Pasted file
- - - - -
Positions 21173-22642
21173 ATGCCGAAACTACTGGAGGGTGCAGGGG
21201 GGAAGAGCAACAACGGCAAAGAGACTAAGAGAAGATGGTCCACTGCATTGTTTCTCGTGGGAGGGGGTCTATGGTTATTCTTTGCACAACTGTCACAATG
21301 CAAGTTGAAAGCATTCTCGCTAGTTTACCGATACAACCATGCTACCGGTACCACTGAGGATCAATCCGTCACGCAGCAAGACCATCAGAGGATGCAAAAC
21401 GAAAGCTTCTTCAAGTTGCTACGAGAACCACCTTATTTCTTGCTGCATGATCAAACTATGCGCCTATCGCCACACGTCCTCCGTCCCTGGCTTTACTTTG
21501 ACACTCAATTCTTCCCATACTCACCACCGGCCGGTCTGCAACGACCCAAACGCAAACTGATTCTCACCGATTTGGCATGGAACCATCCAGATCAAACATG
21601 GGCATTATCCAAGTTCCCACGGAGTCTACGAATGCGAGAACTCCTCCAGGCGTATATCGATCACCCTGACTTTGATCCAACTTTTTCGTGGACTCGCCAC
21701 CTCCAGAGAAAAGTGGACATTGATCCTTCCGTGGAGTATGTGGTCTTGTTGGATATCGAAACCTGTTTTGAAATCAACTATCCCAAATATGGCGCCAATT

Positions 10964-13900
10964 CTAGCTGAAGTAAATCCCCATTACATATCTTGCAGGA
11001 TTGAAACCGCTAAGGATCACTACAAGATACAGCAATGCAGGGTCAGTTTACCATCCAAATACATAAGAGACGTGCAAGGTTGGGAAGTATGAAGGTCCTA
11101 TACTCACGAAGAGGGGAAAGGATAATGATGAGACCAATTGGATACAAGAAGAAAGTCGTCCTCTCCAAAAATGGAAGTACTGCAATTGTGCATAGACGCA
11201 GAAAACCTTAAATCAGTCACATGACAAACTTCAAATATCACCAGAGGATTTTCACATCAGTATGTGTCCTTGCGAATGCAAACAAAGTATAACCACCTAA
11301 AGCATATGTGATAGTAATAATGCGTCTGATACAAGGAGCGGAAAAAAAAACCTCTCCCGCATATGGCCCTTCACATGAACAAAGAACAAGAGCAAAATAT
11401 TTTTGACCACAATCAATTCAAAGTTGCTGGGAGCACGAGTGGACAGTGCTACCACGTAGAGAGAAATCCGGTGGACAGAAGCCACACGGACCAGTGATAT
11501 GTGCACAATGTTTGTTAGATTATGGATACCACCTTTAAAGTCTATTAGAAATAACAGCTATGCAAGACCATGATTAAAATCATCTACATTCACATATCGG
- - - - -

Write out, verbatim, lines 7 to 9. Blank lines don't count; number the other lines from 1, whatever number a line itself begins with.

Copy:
21601 GGCATTATCCAAGTTCCCACGGAGTCTACGAATGCGAGAACTCCTCCAGGCGTATATCGATCACCCTGACTTTGATCCAACTTTTTCGTGGACTCGCCAC
21701 CTCCAGAGAAAAGTGGACATTGATCCTTCCGTGGAGTATGTGGTCTTGTTGGATATCGAAACCTGTTTTGAAATCAACTATCCCAAATATGGCGCCAATT

Positions 10964-13900